PARIS (Reuters) - A former member of the Syrian National Council, who says she was driven out of the leading opposition group after expressing fear about Islamist domination, said on Thursday President Bashar al-Assad would fall only when ruling minority Alawites jumped ship.
Randa Kassis, a Paris-based secular opposition figure, said the SNC was ignoring the rise in Salafist and al Qaeda fighters in the country and had little contact with the Alawites, let alone a strategy to convince them to swap sides.
“Without the defection of the Alawites, we won’t be able to do anything and we will go straight into civil war,” Kassis told Reuters. What began last year as a mostly peaceful protest movement against Assad’s rule is now an armed insurrection led by rebels from the majority Sunni Muslim community.
Kassis, a writer and anthropologist, said she would unveil a new Syrian opposition bloc - The Movement for a Pluralist Society - in September to challenge the faction-ridden SNC.
It would, she said, be comprised of religious and ethnic minorities, including Druze, Christians and Kurds, as well as secular and pluralist members.
Among those supporting her are Omar Idelbi, from the Local Coordinating Committee in Syria, film director Jamal Suleiman, and Imad Houssari, an SNC member and member of the local coordinating committee in Damascus, she said.
Separate Syrian opposition groups have floated proposals for a transitional government over the last month, a sign that differences among the many factions opposing Assad are deepening even as rebels have made gains on the battlefields.
With fighting reaching the capital Damascus and commercial centre Aleppo, Western countries are increasingly anxious for the disparate opposition factions to agree on a credible plan for a transitional government to succeed Assad.
Kassis said she was sceptical any transitional government would be put in place, given the long history of mutual mistrust among Syrians after decades of police state repression.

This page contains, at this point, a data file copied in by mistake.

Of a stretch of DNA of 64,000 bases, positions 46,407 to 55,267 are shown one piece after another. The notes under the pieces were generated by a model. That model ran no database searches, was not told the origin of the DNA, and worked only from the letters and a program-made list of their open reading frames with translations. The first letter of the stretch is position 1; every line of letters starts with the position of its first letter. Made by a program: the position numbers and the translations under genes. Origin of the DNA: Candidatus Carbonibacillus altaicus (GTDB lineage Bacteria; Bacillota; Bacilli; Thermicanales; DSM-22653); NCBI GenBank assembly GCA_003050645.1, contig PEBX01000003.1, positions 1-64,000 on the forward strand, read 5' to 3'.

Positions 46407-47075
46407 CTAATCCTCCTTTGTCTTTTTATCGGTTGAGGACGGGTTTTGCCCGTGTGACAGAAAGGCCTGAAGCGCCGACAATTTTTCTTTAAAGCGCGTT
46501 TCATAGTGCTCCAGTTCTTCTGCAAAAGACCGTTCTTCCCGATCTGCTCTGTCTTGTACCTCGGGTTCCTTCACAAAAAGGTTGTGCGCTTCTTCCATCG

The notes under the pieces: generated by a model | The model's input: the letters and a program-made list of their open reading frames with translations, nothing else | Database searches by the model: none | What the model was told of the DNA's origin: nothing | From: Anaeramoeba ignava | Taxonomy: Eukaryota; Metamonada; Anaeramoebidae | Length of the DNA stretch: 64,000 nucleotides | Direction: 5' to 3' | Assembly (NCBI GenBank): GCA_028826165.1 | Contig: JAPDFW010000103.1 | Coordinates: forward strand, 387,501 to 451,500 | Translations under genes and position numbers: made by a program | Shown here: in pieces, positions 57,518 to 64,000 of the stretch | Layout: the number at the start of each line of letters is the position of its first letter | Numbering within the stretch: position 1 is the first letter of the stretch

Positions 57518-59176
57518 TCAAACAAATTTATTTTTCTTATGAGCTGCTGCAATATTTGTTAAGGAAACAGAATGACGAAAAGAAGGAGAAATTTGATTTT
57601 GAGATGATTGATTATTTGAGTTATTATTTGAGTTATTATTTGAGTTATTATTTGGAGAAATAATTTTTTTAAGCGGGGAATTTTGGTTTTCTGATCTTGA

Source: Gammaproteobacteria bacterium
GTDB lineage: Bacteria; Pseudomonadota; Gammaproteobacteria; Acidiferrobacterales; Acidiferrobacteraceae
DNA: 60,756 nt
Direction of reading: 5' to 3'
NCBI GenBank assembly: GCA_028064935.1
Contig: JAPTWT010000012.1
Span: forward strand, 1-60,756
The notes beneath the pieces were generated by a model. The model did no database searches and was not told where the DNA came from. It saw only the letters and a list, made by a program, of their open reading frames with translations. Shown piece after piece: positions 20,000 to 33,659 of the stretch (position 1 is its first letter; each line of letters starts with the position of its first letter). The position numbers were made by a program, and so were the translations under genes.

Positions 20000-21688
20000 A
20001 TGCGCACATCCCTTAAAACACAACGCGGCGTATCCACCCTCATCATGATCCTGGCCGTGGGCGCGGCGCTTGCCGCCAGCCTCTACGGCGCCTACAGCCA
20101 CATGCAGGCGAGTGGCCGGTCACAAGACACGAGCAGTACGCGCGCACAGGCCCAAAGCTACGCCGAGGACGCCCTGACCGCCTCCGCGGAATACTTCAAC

She said her group’s primary objective would be to organise mass defections, especially within the Alawite community that she said would hit the regime “hard.”
Their families would first have to be smuggled out of the country, a feat only accomplished with the help of major powers.
There have been no known defections by powerful Alawites close to Assad but some high-ranking Sunni Muslims have bolted, including Prime Minister Riyad Hijab who fled Syria on August 6. A trickle of defections from army ranks has raised rebel morale.
“We are working with Alawites - the children of the old guard - to convince Alawites to defect,” she said. “I don’t think there will be any for the first few months, because how do you reassure a community that feels in danger?”
Financing is her group’s main obstacle, Kassis said, adding that the SNC and rebel fighters had received funds from Islamist groups in the Gulf and the Muslim Brotherhood, helping them to create an “illusion” of legitimacy.
As a result, Kassis said, she would be lobbying anti-Islamist groups for financial backing. She urged Western powers to push Gulf Arab countries concerned with the rise of Islamists to channel their funds towards her group rather than to the SNC.
“I have to try. We’re on the brink of civil war and now with the fundamentalists involved that can push the country into the unknown.”
The SNC recently elected Kurdish activist Abdelbasset Seida to head the group. He has said his priority would be to expand the council and hold talks with other opposition figures to include them in the council, which some have accused of being dominated by Islamists.
Editing by Alexandria Sage and Mark Heinrich